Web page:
Why Organize an Accessibility Unconference?
Last year I was approached by Jennison Asuncion who has been instigating a number of innovative grassroots efforts to get people talking about accessibility issues. I was impressed by the successes in DC, London, Montreal and Boston and it seemed like a nice challenge to take on in Canada's capital. These cities all organized a second conference this year and now Toronto joined in as well.
The plan was to initially have the unconference in the spring of 2011, but unfortunately there was a surprise election so we decided to postpone it till the fall. We're happy to announce that Ottawa's first Accessibility Unconference will take place in our City Hall on December 2nd.
I've had help from Adam Spencer (AccessibilIT) and Denis Boudreau (AccessibilitéWeb) in maintaining this initiative over the last year and have generously been offered use of several rooms by the City of Ottawa to hold the event.
I thought that it was worth jotting down a few reasons why I've been excited about this event in the hopes that it will spark more conversations about accessibility.
- Federal & new Ontario government websites are going to need to be WCAG 2.0 AA compliant and we need to start talking beyond departmental silos to learn how to meet this goal;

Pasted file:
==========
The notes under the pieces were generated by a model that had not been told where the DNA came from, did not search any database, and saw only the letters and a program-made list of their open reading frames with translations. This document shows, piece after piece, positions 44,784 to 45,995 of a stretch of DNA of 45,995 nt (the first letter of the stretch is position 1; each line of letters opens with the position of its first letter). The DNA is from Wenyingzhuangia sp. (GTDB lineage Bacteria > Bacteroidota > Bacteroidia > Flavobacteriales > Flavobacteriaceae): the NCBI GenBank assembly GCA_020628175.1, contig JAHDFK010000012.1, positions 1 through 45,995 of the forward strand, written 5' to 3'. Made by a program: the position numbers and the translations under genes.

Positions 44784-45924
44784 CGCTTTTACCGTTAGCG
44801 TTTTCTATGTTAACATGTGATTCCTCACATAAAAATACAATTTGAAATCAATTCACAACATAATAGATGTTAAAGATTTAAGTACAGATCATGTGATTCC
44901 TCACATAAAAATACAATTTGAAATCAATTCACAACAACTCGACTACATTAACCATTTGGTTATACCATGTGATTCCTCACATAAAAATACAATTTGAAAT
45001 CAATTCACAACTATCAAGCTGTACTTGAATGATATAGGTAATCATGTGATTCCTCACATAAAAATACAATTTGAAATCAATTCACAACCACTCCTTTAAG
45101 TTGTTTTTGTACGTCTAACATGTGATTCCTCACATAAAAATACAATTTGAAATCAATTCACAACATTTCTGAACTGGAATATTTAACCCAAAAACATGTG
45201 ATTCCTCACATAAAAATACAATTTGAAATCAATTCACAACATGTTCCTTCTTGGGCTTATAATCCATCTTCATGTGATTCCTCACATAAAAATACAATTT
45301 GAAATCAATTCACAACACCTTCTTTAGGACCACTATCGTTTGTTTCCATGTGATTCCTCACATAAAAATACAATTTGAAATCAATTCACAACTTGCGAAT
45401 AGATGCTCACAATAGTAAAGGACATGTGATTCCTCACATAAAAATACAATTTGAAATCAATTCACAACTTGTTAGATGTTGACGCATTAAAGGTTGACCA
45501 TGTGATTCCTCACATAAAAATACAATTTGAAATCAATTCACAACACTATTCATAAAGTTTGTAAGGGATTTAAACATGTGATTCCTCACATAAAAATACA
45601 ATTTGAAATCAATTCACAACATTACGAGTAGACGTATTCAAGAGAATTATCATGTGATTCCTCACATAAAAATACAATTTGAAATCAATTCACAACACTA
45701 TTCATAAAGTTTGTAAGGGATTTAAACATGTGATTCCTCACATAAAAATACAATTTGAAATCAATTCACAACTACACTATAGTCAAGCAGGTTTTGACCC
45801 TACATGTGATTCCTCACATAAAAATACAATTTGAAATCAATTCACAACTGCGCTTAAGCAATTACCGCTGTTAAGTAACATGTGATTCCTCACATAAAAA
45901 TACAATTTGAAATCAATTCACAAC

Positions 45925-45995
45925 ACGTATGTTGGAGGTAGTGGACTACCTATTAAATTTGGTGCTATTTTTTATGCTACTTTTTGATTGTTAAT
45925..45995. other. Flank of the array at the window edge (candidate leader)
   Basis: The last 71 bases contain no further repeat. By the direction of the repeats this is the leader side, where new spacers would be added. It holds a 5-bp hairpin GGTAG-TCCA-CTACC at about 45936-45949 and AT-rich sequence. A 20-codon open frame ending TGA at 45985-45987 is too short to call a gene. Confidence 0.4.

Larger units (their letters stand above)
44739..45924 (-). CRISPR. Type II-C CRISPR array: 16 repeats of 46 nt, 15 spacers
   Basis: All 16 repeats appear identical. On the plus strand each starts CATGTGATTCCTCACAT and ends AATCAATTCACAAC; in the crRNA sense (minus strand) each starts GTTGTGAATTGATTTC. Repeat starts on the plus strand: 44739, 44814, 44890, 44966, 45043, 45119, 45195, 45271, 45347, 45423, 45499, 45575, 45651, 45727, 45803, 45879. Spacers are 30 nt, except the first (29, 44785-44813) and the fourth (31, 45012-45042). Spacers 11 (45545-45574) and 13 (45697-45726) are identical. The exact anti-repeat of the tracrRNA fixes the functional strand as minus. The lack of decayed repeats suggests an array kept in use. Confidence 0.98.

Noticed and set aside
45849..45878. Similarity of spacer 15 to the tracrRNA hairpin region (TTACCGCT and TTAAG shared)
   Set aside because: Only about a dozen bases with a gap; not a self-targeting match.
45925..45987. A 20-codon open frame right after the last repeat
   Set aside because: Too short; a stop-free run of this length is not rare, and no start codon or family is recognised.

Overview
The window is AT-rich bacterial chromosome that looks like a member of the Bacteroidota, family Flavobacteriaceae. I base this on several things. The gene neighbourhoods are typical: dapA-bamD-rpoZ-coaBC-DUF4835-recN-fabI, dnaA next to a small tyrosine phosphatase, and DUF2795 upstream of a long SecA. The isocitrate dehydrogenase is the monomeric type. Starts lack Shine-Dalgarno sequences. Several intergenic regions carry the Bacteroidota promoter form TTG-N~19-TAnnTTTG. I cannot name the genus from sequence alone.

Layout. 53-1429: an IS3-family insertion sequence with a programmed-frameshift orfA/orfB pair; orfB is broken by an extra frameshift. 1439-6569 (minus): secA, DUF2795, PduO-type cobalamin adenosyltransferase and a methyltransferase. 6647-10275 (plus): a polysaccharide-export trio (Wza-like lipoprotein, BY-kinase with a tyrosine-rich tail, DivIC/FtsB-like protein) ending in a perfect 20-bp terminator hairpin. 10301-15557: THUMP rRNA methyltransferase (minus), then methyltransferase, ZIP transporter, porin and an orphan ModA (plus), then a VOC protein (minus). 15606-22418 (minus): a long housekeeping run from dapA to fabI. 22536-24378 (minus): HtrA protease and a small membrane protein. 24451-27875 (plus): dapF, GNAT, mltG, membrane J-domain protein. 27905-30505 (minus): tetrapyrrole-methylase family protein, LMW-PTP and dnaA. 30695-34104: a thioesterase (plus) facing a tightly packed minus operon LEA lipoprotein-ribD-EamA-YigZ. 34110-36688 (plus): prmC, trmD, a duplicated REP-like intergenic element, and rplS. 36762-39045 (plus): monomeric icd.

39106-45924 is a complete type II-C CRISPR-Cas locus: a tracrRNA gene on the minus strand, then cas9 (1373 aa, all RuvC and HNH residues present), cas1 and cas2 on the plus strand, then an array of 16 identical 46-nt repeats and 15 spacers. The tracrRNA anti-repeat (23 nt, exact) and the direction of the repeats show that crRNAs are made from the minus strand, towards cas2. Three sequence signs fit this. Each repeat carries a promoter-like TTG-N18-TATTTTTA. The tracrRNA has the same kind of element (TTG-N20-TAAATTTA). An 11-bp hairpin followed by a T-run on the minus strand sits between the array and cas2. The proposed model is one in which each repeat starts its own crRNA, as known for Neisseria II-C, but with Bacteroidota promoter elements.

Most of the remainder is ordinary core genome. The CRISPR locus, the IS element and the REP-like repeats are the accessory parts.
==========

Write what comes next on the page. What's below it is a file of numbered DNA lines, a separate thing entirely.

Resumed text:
- Because of the concentration of federal government employees in Ottawa, we've got a lot of accessibility professionals in this city, but they don't seem to get together and learn from each other all that often;
- There's so much that I don't know about this issue. I've been working in one small section of accessibility for the last 3 years, but every time I talk with others in this sector I find I learn more;
- I'm excited about the potential of collaborating together to make the web more accessible. The work we've done to improve the accessibility of Drupal 7 is just a small example of what is possible when people work together. The Government of Canada's Web Experience Toolkit (WET) is another great example of how by working together things will get better.
- I want to see where others are passionate about accessibility. Whether it's aging, housing, education, or employment, it is always powerful meet with people who work on social justice issues and are finding a way to improve their communities.
- This was also a great opportunity to experiment with an early Drupal 7 implementation to test this site's accessibility, with users with a variety of disabilities. There's really no better way to learn about barriers to participation other than being very open to hearing them.
I do hope that if you can make it to Ottawa for our Accessibility Unconference that you do so. Registration is open and from those who have signed up so far it promises to be a very engaging day.
About The Author
Mike Gifford is the founder of OpenConcept Consulting Inc, which he started in 1999. Since then, he has been particularly active in developing and extending open source content management systems to allow people to get closer to their content. Before starting OpenConcept, Mike had worked for a number of national NGOs including Oxfam Canada and Friends of the Earth.